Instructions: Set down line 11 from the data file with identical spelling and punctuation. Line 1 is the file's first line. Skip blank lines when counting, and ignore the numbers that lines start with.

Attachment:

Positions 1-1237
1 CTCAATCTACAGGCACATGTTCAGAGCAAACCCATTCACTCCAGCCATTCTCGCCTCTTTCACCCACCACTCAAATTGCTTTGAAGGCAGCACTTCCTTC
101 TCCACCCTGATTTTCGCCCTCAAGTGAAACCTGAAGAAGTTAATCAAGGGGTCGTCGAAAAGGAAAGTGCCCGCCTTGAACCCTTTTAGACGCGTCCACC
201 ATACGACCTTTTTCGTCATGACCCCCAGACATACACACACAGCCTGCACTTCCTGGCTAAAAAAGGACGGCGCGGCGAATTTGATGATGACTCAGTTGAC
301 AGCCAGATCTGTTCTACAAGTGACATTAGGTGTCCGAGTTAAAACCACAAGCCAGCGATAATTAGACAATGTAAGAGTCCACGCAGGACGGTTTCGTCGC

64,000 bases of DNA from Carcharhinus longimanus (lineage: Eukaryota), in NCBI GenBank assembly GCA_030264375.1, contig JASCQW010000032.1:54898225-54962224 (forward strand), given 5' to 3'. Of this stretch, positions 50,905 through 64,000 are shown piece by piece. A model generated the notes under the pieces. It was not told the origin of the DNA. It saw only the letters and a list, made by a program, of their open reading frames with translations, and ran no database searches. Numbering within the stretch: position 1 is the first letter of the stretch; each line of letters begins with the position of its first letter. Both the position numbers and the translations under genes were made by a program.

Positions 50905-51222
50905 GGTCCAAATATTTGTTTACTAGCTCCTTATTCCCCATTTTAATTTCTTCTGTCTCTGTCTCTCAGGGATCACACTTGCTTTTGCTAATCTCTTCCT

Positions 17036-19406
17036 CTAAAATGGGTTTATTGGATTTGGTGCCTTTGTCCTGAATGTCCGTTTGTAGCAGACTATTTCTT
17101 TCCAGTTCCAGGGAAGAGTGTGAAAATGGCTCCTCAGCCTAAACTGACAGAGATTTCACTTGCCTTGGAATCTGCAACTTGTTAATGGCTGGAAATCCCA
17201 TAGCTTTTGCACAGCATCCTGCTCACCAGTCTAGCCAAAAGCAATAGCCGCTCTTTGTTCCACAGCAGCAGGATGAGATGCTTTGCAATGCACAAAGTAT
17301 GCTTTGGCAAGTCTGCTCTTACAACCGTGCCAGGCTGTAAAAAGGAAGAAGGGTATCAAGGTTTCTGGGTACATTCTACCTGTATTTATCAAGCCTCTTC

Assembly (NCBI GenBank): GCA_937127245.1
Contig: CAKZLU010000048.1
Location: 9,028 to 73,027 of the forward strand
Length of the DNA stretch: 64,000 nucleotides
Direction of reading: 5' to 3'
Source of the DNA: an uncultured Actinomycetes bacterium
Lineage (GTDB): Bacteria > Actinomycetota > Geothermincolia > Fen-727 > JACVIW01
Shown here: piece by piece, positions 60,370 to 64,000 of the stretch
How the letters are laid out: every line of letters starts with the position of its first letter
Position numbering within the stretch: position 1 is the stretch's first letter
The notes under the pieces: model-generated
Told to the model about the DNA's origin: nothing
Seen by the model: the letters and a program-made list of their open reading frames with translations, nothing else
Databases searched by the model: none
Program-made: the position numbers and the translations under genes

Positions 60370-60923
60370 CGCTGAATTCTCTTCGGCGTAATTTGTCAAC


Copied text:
17101 TCCAGTTCCAGGGAAGAGTGTGAAAATGGCTCCTCAGCCTAAACTGACAGAGATTTCACTTGCCTTGGAATCTGCAACTTGTTAATGGCTGGAAATCCCA